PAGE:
I am a textbook extrovert. If there is an after-hours mixer, seminar, or networking event where I can spread my wings and meet new people, sign me up! I live to be in a crowded room — doesn't bother me one bit.
But I'm a writer, too? How is this possible? The common perception always has been that writers are introverts – not extroverts. Right? We're supposed to have quiet, low-key, INTROVERTED personalities. All we want is a quiet room with a cup of coffee to churn out our next novel or freelance article. Writing is our way to be great storytellers without ever having to make eye contact.
Extroverts (that's me!!) are social butterflies interested in everyone and everything around them. Sure, we need our quiet time, too, but for the most part we thrive off social interaction. With all that going on, extroverts can't possibly be good writers!
While introverted writers are flat-out amazing at what they do, I'm also a firm believer that successful writers can be somewhere in between or full-blown, happy-go-lucky extroverts. In fact, there are quite a few perks to being an extroverted writer.
Below are four reasons why being extroverted can make you a better writer:
Extroverts pull inspiration from anywhere and anyone ...
There's inspiration all around us, and its easiest found when we are not living behind a computer screen. I can't tell you how many times I've found great story ideas while having a conversation with someone at a networking mixer, charity event, or even at my son's baseball games. Extroverted writers are great at character development and utilizing authentic dialogue. We're highly descriptive, and all of that translates to our writing and being able to tell a story in ways you never thought possible.
Extroverts write about anything ...
To piggyback off my first bullet point, extroverts often can write about any topic and thus become more well-rounded writers. Even if a particular writer isn't a pro at understanding legal jargon or writing about the latest and greatest real estate trend, they are willing to learn it. They are extroverted enough to seek out the right people and put themselves in situations they aren't used to. When I first got into writing, all I did was write about sports. Now I write about a variety of topics, and it's helped me get Edit This off the ground. I feel like being extroverted made me that well-rounded writer I need to be.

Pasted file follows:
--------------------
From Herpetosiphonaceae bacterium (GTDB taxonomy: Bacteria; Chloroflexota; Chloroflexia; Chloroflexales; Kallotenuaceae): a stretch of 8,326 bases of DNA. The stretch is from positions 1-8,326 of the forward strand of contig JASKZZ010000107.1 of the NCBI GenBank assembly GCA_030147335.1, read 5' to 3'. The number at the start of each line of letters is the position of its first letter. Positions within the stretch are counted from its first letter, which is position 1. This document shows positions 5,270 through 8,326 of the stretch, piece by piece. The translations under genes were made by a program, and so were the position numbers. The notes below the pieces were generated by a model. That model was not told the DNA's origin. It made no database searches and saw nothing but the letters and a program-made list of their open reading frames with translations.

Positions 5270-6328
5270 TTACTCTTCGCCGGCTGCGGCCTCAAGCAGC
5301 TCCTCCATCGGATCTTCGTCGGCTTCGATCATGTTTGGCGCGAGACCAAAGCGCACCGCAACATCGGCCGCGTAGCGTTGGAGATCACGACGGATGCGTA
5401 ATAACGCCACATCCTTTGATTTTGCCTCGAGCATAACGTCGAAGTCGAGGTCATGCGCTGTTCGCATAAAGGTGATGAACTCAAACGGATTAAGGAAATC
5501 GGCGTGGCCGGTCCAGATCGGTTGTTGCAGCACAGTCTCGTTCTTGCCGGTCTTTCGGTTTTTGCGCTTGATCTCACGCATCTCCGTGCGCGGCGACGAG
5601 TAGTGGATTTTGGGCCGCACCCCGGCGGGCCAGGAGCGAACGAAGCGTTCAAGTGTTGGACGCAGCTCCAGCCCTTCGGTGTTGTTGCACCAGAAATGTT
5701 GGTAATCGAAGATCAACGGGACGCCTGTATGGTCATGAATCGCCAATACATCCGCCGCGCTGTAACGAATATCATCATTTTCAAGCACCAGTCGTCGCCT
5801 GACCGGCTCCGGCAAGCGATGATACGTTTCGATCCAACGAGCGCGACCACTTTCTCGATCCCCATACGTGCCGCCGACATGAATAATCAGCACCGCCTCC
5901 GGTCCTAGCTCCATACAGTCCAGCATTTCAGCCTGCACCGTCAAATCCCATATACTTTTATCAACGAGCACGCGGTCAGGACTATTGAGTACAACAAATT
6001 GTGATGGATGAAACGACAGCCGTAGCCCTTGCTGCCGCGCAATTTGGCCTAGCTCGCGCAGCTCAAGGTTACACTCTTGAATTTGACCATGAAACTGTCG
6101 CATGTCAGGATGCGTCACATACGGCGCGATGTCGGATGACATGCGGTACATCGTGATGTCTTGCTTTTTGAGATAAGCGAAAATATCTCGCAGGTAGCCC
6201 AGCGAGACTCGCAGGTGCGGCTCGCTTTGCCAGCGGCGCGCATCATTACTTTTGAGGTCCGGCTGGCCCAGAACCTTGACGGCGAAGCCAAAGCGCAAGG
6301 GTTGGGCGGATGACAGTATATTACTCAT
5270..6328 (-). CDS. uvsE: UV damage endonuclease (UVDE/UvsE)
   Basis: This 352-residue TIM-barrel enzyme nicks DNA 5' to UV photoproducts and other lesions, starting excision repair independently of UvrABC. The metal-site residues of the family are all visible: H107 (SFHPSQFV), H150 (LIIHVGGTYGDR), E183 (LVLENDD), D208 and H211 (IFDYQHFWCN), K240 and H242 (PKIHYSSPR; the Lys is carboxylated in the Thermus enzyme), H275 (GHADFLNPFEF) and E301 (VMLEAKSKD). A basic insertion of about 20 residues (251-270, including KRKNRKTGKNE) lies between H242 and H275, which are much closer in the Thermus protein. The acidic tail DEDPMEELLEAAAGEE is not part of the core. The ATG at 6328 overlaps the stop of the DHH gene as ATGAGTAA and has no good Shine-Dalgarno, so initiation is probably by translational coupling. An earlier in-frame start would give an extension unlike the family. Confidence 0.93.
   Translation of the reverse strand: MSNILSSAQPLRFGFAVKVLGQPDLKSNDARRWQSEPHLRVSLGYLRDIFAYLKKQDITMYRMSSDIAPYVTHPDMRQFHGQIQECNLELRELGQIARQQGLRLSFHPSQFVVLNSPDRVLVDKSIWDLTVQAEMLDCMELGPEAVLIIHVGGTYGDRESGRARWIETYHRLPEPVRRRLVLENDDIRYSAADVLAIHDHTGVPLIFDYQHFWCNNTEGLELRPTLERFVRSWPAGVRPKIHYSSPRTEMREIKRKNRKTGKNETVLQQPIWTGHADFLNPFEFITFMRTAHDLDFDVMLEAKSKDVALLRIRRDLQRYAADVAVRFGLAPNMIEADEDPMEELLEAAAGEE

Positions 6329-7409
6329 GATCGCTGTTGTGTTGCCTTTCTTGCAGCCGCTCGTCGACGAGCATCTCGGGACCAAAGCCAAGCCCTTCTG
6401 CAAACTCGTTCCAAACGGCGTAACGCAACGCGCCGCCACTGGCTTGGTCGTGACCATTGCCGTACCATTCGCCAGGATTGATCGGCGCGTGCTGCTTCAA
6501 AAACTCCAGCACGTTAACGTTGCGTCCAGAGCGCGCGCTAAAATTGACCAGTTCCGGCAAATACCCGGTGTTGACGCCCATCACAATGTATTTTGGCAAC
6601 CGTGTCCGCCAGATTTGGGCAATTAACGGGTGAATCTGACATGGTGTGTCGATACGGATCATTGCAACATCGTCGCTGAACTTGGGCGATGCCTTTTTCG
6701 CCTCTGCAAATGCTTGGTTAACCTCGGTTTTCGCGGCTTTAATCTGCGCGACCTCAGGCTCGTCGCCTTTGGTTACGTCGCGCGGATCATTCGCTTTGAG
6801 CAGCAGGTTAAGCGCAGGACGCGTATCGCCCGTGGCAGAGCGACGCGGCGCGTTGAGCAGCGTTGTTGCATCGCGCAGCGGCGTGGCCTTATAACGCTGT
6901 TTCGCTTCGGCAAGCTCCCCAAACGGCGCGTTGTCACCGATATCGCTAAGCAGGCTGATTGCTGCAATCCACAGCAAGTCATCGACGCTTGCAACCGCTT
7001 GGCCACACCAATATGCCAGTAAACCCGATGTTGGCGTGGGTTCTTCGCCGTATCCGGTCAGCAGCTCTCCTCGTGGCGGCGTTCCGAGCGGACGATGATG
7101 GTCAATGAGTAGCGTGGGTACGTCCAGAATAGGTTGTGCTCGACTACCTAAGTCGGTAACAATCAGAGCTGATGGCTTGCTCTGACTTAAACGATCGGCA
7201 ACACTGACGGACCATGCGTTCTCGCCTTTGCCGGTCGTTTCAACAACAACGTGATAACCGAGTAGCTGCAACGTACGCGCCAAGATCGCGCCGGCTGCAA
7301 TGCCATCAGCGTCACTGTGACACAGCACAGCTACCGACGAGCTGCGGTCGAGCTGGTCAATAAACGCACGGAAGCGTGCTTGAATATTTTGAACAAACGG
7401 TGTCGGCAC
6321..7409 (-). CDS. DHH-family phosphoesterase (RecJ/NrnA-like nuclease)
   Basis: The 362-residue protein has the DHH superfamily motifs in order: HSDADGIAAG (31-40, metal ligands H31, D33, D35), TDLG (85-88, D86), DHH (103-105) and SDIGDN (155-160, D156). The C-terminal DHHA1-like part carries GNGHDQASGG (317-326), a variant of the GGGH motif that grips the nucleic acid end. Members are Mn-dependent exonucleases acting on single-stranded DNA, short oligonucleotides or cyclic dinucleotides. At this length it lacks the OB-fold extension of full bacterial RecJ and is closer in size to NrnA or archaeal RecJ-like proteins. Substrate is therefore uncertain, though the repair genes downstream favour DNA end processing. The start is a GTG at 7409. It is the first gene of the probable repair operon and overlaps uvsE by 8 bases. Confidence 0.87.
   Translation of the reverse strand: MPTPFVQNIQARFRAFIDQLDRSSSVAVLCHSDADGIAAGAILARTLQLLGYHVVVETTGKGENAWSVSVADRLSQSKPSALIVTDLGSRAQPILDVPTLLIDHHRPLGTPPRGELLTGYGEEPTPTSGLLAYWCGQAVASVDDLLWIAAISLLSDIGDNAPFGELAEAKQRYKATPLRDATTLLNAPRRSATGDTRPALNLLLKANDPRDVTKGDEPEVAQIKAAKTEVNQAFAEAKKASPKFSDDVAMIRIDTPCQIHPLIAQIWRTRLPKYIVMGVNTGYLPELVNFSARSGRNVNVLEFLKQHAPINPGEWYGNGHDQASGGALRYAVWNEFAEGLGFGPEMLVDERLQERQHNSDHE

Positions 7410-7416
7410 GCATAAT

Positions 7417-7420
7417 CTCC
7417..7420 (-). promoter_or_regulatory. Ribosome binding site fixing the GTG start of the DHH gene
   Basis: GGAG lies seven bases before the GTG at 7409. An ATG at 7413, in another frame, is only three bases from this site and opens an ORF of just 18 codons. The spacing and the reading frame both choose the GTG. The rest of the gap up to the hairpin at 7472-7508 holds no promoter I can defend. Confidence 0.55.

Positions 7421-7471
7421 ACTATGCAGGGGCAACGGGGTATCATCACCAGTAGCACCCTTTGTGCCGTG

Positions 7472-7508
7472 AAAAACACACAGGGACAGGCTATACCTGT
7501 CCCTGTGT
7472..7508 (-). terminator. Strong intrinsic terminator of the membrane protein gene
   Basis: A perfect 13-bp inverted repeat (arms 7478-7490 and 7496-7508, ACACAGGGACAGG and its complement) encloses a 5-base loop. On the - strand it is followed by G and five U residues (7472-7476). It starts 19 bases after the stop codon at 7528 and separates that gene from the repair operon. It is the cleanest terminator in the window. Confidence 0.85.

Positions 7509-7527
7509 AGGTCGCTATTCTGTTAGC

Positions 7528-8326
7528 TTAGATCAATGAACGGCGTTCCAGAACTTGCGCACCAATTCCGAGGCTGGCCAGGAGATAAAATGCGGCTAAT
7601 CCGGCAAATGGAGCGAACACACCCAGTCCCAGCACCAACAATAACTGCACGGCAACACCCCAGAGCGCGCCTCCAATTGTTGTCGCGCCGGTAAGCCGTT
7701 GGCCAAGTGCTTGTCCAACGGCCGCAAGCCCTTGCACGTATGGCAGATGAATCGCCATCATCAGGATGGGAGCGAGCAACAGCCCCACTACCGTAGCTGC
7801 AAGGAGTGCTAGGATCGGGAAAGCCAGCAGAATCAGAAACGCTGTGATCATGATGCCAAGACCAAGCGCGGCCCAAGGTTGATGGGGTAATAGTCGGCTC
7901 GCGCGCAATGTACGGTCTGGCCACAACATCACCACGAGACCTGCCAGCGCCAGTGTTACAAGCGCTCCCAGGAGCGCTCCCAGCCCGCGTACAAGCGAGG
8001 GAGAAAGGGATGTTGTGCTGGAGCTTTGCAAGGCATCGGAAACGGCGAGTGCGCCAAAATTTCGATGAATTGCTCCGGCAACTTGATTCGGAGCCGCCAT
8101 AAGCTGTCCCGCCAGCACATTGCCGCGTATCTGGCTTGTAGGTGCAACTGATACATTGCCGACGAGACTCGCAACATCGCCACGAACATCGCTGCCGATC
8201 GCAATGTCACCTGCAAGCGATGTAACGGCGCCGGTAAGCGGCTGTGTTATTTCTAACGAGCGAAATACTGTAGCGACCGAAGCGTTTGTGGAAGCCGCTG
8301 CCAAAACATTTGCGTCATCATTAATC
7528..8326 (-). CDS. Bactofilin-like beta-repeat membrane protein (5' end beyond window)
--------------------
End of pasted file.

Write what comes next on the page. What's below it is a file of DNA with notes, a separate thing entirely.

Extroverts grow their client lists organically ...
What professional writer out there couldn't stand for a few more clients? Networking and being visible in the community are at the heart of what I do. It's where I can tell my story, meet people and hear their stories. A bigger client list means more opportunities to write — hence more opportunities to perfect my writing. Extroverts are conversational by nature, so we're easy to talk to. Business opportunities evolve organically in those settings mentioned above because potential clients have a chance to get to know you while having that warm and fuzzy feeling that they are truly being listened to. Most people prefer to do business that way.
Extroverts educate other writers ...
What better way is there to improve your writing and be a more engaged member of the world around you than by helping educate other writers? Everyone has to start somewhere. I know I did, and I have leaned on a lot of great writers over the years. Extroverted writers want to do speaking engagements at those networking events I mentioned above. They want to share their knowledge, and even their shortcomings. They are more inclined to educate students or take younger writers under their wing. That mentoring process not only makes the people you are educating better writers, but it can make you a better writer, too.
Thanks for reading!
*STEVE GAMEL is the Owner/President of Edit This, a writing and editing services company located in Denton, TX. Along with being a sports writer for the Denton Record-Chronicle, Steve handles anything involving the written word. Give him a call today to help give your business a clear voice.